The Connection Between Anorexia, Bulimia, and Marijuana
An imbalance in brain chemistry.
Posted April 9, 2012 | Reviewed by Ekua Hagan
Eating is very pleasurable. Our brain has evolved to produce feelings of euphoria when we eat because eating makes it more likely that we will survive to pass on our genes—which in turn will induce the next generation to enjoy eating as well. Yet, for some people, eating can induce feelings of anxiety and fear. Food, or even the expectation of food, makes someone with anorexia nervosa feel terribly uncomfortable; the only thing that can reduce this anxiety is to avoid food completely. Surprisingly, in spite of their intense mental efforts to avoid food they are often preoccupied with thoughts of it, or thoughts of preparing it for others. Food never truly loses its influence over our brain!
Bulimia shares some features with anorexia; these people alternate between a careful restriction of eating and an almost complete loss of self-control. When these people lose control they may quickly consume a few thousand calories, thus experiencing the gustatory pleasure of eating; subsequently, they force themselves to purge causing injury to their esophagus and teeth. Both stages of this process can be rewarding because of their ability to suppress depressive feelings and instill a sense of control over their bodies.
Anorexia and bulimia may be due to an imbalance in brain chemistry. A recent study published in Biological Psychiatry provided some intriguing insights into the role played by the brain’s own endogenous marijuana neurotransmitter system, called the endocannabinoid system. Without a doubt, exogenous marijuana can certainly affect one's mood and feeding behavior. Somehow, the normal function of the endocannabinoid system becomes impaired in people with either anorexia or bulimia.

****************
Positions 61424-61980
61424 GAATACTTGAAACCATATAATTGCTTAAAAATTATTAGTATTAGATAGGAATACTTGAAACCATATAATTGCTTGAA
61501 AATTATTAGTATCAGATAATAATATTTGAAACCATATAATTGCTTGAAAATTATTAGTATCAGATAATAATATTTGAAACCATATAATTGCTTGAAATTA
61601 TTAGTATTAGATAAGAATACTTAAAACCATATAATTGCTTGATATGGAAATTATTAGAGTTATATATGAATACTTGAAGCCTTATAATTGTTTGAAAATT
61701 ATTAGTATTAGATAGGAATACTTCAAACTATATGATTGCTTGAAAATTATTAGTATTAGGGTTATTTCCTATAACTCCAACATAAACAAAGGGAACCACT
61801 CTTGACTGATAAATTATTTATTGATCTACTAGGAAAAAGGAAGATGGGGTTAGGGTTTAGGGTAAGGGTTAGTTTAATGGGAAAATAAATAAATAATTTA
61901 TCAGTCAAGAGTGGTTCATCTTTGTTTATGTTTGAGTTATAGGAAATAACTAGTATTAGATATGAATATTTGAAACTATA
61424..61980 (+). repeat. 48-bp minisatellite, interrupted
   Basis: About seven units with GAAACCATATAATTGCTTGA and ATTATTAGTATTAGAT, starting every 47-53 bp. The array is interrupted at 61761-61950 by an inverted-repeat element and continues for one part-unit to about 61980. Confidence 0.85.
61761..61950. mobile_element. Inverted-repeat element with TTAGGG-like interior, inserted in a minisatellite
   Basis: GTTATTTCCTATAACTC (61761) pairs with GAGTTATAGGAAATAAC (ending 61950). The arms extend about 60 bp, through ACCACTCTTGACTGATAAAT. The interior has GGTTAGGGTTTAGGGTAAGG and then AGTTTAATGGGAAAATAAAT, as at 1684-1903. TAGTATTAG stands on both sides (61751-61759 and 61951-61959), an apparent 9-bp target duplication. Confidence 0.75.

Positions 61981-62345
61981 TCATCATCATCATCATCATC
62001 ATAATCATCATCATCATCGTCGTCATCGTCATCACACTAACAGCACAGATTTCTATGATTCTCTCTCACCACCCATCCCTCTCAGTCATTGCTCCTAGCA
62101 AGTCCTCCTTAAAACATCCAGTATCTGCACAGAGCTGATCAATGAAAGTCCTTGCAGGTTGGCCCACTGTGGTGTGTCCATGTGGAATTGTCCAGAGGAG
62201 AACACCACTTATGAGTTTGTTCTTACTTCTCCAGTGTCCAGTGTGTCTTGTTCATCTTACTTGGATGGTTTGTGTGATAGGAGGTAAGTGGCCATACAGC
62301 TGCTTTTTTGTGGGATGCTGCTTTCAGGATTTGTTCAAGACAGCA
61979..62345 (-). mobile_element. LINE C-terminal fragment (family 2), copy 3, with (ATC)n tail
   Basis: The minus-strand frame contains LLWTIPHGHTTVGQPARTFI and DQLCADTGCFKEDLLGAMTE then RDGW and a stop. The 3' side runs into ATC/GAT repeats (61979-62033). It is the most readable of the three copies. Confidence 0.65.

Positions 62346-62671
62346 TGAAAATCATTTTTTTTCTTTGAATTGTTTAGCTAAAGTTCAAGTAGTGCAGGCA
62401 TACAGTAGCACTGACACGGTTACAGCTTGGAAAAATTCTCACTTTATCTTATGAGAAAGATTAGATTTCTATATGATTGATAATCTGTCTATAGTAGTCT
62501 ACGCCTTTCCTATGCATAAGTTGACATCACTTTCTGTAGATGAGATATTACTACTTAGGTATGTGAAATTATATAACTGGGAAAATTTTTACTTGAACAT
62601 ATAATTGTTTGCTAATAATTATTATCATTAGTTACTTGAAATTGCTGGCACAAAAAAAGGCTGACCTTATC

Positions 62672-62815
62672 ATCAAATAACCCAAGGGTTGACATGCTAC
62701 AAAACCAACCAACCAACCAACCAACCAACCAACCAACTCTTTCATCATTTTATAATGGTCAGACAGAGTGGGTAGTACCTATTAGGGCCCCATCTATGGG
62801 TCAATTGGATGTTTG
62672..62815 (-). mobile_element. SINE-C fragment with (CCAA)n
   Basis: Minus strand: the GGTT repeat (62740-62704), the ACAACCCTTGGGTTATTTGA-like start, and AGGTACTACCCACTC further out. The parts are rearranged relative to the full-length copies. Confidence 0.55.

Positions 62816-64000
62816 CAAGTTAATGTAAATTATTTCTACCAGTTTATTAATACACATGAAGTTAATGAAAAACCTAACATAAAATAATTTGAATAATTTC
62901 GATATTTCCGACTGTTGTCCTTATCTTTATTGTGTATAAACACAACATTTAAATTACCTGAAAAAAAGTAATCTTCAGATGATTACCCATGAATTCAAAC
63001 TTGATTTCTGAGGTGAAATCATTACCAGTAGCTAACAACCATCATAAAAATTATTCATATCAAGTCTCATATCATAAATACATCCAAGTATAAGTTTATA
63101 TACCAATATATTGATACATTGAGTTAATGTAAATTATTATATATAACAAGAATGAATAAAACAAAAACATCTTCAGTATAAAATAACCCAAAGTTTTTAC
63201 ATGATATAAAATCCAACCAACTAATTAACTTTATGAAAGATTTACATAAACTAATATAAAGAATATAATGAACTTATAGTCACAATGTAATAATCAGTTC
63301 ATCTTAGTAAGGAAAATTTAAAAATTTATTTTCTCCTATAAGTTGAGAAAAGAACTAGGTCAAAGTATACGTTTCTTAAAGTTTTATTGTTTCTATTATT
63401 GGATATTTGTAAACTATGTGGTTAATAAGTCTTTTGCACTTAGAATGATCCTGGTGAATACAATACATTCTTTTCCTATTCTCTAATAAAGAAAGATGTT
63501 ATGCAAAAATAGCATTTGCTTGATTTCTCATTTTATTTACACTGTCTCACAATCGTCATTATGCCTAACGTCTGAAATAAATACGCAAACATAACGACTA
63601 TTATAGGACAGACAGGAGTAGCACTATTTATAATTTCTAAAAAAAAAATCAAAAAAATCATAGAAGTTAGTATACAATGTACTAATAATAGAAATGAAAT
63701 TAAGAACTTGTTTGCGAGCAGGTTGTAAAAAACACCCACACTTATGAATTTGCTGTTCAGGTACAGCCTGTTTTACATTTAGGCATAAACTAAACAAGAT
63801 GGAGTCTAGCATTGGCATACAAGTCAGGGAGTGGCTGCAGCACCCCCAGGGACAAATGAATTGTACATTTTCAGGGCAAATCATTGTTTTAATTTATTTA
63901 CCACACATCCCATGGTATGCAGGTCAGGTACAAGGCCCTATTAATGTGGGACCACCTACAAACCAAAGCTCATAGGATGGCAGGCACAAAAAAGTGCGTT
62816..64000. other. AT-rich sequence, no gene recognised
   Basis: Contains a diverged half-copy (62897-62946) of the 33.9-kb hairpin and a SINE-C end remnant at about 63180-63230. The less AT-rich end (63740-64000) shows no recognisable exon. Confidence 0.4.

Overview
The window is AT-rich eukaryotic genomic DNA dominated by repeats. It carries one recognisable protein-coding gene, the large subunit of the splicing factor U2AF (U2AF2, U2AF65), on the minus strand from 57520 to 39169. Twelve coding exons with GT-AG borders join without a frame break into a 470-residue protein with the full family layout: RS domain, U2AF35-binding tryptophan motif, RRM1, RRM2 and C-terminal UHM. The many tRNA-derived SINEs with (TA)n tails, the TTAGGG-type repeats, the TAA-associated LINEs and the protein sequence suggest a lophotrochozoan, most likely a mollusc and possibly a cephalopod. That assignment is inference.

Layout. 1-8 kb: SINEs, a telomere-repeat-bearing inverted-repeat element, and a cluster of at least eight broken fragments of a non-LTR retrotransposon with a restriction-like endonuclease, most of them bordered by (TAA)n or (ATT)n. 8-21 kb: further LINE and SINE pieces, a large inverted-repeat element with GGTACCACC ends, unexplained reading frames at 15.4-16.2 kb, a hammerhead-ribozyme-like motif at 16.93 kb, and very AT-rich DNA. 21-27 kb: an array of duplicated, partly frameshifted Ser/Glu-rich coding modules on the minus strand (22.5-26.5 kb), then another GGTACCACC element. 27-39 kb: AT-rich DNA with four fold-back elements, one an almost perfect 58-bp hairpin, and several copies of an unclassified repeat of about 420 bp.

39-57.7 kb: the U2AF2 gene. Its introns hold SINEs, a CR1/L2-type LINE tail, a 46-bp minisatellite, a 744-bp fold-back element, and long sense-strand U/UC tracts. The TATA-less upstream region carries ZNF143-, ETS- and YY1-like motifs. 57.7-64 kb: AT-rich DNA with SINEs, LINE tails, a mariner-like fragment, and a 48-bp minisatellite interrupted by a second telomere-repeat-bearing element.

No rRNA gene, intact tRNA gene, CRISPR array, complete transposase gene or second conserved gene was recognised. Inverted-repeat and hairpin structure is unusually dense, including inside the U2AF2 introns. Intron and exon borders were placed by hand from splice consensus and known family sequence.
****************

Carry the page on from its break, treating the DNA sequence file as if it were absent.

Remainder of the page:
The regulation of appetite and feeding behaviors are complex phenomenon involving our brain, peripheral organs, and the numerous pathways that connect them. Considerable evidence suggests that the endogenous endocannabinoid system has an important role in signaling rewarding events, such as eating. A group of scientists from the Katholieke Universiteit Leuven in Belgium used positron emission tomography (PET) to investigate the status of the endocannabinoid system in the brains of thirty women with anorexia or bulimia and compared their results to scans of age-matched control women.
The scientists discovered that the brain’s marijuana-like neurotransmitter system was significantly underactive in women with either anorexia or bulimia in a part of the brain that is responsible for the integration of the taste of food with our emotional response to eating. Essentially, these women could not fully experience the pleasure of food and thus developed inappropriate rituals and responses to it. This same brain region, called the insula, has been previously linked to other eating disorders.
The insula allows us to integrate the sensory aspects of food, such as taste, flavor, and oral texture, as well as how hungry we feel; it also responds to food’s rewarding properties. The insula processes information on a wide range of sensations that determine how we feel, including pain, temperature, sensual touch, stomach pH, and intestinal tension (such as constipation). Integration of these internal feelings provides a blended sense of the state of the entire body. The insula is the place in the brain where our sensory experience (from eating), our emotions (in response to eating) and thoughts (about why should not be eating!) come together.
Our brain’s endocannabinoid system normally controls how much pleasure we derive from sensory experiences; it then motivates us to repeat the experience again and again. An obsessive interest in food coupled with an inappropriate emotional response is consistent with a dysfunction in the brain’s endocannabinoid system. This new information might help identify new targets for medications that may help reverse the symptoms of anorexia and bulimia.
© Gary L. Wenk, Ph.D. Author of Your Brain on Food (Oxford Univ Press)